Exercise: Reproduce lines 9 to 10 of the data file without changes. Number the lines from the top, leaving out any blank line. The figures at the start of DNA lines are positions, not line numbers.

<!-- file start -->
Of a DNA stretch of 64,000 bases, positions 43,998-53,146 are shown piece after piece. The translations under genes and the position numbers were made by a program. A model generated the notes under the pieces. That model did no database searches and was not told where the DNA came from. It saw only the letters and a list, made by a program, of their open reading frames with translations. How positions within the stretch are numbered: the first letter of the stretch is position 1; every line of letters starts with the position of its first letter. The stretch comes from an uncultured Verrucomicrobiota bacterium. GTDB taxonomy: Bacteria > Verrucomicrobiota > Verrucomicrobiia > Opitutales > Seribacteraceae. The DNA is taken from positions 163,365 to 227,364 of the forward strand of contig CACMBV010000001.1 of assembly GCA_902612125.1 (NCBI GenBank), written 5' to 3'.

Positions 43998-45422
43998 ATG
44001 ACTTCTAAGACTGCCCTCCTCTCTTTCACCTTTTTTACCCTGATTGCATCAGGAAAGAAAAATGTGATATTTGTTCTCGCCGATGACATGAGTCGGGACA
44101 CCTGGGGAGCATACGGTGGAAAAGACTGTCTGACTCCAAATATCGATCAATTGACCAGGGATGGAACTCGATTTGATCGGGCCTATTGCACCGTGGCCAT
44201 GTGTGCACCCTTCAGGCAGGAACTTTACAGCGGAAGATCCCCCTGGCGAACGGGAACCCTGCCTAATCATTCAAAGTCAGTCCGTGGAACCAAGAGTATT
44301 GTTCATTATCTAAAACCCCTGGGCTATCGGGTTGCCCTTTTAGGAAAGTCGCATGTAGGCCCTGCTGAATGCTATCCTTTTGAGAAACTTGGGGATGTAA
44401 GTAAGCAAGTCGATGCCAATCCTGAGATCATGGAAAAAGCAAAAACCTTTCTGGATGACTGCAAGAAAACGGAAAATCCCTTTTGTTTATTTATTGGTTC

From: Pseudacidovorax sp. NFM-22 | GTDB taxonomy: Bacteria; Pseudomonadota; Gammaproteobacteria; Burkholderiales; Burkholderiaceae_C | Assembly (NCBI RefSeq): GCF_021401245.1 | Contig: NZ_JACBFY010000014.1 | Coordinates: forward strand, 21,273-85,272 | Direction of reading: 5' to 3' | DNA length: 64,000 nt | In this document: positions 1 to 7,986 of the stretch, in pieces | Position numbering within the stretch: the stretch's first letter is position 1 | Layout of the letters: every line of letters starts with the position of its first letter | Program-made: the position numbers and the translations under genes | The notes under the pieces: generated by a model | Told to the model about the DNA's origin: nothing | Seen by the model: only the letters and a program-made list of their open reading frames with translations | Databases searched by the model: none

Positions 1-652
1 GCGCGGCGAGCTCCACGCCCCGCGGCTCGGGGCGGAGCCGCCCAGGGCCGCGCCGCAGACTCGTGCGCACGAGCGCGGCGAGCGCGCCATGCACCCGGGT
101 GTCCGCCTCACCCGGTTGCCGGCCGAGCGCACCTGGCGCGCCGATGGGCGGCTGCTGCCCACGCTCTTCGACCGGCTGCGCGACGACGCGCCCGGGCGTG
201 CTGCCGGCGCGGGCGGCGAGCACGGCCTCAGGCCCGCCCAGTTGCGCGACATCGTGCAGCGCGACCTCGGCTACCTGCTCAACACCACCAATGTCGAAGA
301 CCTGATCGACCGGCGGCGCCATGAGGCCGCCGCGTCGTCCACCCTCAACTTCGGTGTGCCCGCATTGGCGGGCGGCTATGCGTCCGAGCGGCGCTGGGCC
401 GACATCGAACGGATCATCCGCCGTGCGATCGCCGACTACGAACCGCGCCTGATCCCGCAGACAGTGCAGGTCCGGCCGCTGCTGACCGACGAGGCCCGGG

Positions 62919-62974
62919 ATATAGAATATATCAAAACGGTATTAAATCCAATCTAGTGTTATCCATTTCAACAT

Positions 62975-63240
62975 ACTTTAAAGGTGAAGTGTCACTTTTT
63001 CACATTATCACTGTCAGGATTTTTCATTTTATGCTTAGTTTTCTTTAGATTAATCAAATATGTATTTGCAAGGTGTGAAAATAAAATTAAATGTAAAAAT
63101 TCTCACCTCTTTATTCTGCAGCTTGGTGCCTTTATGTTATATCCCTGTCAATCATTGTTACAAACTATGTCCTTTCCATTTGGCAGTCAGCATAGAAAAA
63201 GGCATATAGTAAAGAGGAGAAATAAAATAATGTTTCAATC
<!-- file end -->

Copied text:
From: Pseudacidovorax sp. NFM-22 | GTDB taxonomy: Bacteria; Pseudomonadota; Gammaproteobacteria; Burkholderiales; Burkholderiaceae_C | Assembly (NCBI RefSeq): GCF_021401245.1 | Contig: NZ_JACBFY010000014.1 | Coordinates: forward strand, 21,273-85,272 | Direction of reading: 5' to 3' | DNA length: 64,000 nt | In this document: positions 1 to 7,986 of the stretch, in pieces | Position numbering within the stretch: the stretch's first letter is position 1 | Layout of the letters: every line of letters starts with the position of its first letter | Program-made: the position numbers and the translations under genes | The notes under the pieces: generated by a model | Told to the model about the DNA's origin: nothing | Seen by the model: only the letters and a program-made list of their open reading frames with translations | Databases searched by the model: none

Positions 1-652